Russia is to send new anti-aircraft missiles to Syria, a week after Syrian forces accidentally shot down a Russian aircraft during an Israeli air strike. Russian Defence Minister Sergei Shoigu said the S-300 surface-to-air missile defense system would be delivered within two weeks. The reconnaissance plane was downed on 17 September after Israeli jets attacked targets in Latakia province. Israel denies failing to give Russia adequate notice of the air strike. All 14 Russian military personnel aboard the plane died. Mr Shoigu said the delivery of the S-300 system had been suspended in 2013 following a request from Israel but added: “Now, the situation has changed. And it’s not our fault.” “In parts of the Mediterranean adjacent to Syria, there will be radio-electronic jamming of satellite navigation, onboard radars and communications systems used by military aircraft attacking targets in Syrian territory,” he said. The systems will also be able to track and identify Russian aircraft.
Russia has an air base in Syria from which it carries out missions in support of President Bashar al-Assad in the country’s civil war. The Ilyushin Il-20 is reported to have been downed about 35km (22 miles) from the Syrian coast as it was returning to Russia’s Hmeimim airbase near the north-western city of Latakia. Russia’s Tass news agency said at the time that the plane had “disappeared during an attack by four Israeli F-16 jets on Syrian facilities in Latakia province”. Reports on Syrian state media spoke of an attack in the area shortly before the plane disappeared. According to Sana news agency, the military said it had intercepted “enemy missiles coming from the open sea towards the city of Latakia”. Syrian television also reported explosions over the sky in Latakia just before 22:00 local time. Thirty minutes later, the Sana Facebook page reported that Syrian air defences had responded to enemy missiles. On Sunday, Russia reiterated its stance that Israeli jets had used its reconnaissance plane as cover while carrying out strikes in Syria.
The country’s defence ministry said Israel had failed to give it adequate notice of the attack, putting the Russian aircraft in the path of Syrian air defence systems. “The actions of the Israeli fighter pilots, which resulted in the loss of life of 15 Russian servicemen, either lacked professionalism or were an act of criminal negligence, to say the least,” a ministry spokesman said. Israel maintains that indiscriminate fire from Syrian forces was to blame for the incident. It said its aircraft were targeting Syrian military facilities “from which systems to manufacture accurate and lethal weapons were about to be transferred on behalf of Iran to Hezbollah in Lebanon”. The Lebanese Shia Muslim militant group and Iran are both allies of the Syrian government. In a statement on Sunday evening, the Israel Defense Forces said that figures in the Russian military had been clear “that the deconfliction mechanism worked and did so in a timely manner”. In striking at targets close to the Russian air base near Latakia, the Israeli Air Force appears to have crossed a Russian red line.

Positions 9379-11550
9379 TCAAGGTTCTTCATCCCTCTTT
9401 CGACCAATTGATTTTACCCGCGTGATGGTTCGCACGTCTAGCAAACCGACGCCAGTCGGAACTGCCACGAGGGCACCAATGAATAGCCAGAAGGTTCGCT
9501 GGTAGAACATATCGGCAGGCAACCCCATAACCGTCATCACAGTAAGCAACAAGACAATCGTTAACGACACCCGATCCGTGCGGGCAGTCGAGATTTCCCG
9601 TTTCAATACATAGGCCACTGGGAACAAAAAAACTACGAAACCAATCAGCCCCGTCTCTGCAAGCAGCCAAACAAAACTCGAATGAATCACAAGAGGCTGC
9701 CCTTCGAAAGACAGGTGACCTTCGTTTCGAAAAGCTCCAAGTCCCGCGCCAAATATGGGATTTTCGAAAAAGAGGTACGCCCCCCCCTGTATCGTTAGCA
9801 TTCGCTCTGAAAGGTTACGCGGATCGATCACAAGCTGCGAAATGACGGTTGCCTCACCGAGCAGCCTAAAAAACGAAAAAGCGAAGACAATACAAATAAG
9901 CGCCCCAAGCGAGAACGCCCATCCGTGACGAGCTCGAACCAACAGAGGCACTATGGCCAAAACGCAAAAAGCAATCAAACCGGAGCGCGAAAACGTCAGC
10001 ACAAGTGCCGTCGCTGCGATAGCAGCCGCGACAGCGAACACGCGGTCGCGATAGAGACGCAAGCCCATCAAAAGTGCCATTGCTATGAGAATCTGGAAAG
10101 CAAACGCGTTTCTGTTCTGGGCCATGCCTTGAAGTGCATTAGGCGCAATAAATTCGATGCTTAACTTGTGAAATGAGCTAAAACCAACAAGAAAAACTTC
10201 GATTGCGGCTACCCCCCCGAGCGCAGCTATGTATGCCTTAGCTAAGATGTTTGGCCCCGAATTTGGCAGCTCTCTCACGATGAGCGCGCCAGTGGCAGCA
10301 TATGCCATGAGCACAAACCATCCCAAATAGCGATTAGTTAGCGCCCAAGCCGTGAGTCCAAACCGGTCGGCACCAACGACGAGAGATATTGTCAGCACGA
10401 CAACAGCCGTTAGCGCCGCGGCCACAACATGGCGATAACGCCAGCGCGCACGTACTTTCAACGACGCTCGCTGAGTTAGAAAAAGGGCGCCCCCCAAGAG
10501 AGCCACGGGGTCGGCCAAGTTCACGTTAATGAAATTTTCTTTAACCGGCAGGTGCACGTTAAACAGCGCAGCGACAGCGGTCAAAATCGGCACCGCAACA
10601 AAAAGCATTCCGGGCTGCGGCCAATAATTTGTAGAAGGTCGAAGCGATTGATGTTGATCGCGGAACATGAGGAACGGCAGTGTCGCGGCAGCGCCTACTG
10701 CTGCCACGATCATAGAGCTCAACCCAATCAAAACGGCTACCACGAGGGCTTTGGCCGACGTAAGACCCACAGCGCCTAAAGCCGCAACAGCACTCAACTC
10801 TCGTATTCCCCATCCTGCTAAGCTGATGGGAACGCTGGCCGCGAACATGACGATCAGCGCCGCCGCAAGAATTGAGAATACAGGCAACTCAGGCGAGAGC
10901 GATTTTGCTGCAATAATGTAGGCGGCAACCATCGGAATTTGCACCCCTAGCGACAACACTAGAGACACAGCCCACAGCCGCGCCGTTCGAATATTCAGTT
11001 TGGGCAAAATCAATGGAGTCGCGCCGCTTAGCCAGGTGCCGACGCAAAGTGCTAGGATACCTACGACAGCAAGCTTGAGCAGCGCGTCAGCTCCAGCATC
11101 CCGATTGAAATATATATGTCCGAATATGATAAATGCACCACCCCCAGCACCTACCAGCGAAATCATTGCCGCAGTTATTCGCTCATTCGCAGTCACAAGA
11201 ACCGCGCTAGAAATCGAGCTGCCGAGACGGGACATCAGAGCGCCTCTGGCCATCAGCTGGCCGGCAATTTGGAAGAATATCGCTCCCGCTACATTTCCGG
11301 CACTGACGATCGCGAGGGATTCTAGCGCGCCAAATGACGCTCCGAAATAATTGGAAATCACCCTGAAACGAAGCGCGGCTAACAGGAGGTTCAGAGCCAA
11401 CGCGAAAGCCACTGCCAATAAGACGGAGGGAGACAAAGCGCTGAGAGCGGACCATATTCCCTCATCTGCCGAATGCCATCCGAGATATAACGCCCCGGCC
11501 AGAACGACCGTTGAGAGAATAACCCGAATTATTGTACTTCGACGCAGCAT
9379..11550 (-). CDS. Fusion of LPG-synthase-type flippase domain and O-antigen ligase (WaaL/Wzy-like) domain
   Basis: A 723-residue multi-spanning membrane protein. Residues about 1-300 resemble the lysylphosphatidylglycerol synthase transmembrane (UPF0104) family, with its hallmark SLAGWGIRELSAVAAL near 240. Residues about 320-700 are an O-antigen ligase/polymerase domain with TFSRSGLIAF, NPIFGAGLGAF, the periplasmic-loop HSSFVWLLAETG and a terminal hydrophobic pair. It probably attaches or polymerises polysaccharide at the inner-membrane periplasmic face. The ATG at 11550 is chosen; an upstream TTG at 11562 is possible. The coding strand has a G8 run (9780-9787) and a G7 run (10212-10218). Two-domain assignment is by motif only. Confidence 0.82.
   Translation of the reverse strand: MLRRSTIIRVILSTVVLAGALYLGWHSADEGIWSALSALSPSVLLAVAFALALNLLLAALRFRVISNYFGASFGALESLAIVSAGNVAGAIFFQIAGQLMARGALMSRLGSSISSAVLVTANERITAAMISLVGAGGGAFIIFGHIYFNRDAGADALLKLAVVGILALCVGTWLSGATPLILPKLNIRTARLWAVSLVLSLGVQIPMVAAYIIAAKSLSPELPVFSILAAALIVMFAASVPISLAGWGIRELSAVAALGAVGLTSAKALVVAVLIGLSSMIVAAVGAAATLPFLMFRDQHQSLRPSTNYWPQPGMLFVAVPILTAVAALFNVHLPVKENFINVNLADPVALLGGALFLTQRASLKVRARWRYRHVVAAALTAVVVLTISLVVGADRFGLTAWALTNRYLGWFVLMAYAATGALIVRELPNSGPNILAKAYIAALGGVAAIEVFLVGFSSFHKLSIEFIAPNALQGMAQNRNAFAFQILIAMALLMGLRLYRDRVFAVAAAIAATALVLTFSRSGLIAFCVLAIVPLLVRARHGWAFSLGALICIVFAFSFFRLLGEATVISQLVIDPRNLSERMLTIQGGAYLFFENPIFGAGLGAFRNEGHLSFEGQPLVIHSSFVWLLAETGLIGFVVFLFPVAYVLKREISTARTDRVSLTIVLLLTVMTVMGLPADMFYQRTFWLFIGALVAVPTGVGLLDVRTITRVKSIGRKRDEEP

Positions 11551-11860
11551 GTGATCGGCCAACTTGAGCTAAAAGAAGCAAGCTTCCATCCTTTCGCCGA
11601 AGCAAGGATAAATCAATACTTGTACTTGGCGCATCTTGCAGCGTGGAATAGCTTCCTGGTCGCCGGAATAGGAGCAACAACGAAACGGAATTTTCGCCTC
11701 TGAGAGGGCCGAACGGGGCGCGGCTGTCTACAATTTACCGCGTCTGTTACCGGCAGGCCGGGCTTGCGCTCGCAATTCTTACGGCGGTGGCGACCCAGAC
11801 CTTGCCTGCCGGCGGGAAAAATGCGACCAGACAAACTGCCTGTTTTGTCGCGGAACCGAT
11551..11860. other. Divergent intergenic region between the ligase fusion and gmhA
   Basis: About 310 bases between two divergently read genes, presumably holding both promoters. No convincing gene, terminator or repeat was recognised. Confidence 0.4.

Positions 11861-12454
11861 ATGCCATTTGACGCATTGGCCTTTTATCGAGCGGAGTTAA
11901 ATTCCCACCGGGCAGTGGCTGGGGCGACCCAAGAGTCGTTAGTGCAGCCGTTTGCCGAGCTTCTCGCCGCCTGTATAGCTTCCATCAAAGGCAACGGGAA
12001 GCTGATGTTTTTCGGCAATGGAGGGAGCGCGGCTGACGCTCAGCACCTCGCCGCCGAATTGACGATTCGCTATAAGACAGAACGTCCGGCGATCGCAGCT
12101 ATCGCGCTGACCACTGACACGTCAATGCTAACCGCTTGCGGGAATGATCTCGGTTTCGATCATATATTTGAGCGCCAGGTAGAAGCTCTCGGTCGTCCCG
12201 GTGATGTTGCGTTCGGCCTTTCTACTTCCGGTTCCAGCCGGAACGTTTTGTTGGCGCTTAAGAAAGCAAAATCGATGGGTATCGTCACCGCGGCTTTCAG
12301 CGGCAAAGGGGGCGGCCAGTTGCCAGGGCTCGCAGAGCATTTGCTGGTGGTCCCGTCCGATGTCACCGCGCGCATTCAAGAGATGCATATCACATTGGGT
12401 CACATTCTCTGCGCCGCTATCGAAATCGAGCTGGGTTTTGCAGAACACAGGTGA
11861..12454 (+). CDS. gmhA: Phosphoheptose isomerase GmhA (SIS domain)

Furthermore the loss of its aircraft has compelled Moscow to act. But its intentions remain unclear. Israel insists that interrupting weapons supplies to Hezbollah and constraining Iran’s growing influence in Syria are vital strategic goals. But Russia seems to be saying it is no longer willing to turn a blind eye to such operations, which it believes are weakening the Syrian leader, President Assad. If this really is Moscow’s intention then the Israelis are going to have to tread carefully. There could be some very tense and bumpy moments in the coming weeks and months. Israel has reportedly hit more than 200 Iranian targets in Syria over the past 18 months. In that time, only one Israeli jet is known to have been shot down, an F-16 which crashed in northern Israel. Israel has long sought to persuade Russia not to supply Syria with the S-300. While it is not Russia’s most advanced surface-to-air missile system, it has been likened by experts to the US Patriot Air and Missile Defense System.
S-300PMU system specification: Each launcher vehicle carries four missile containers (two missiles per target). A full battalion includes six launcher vehicles with a total of 24 missiles, plus command-and-control and long-range radar detection vehicles.
Special feature: Fires two missiles vertically within 3 seconds, making it versatile and accurate
Capability: Russian 48N6E are the standard missiles fired from S-300PMU launchers. They have a range of 5-150km (3-93 miles) at a maximum altitude of 27-30km (17-19 miles).
Response time: Vehicle stopping to missile firing is five minutes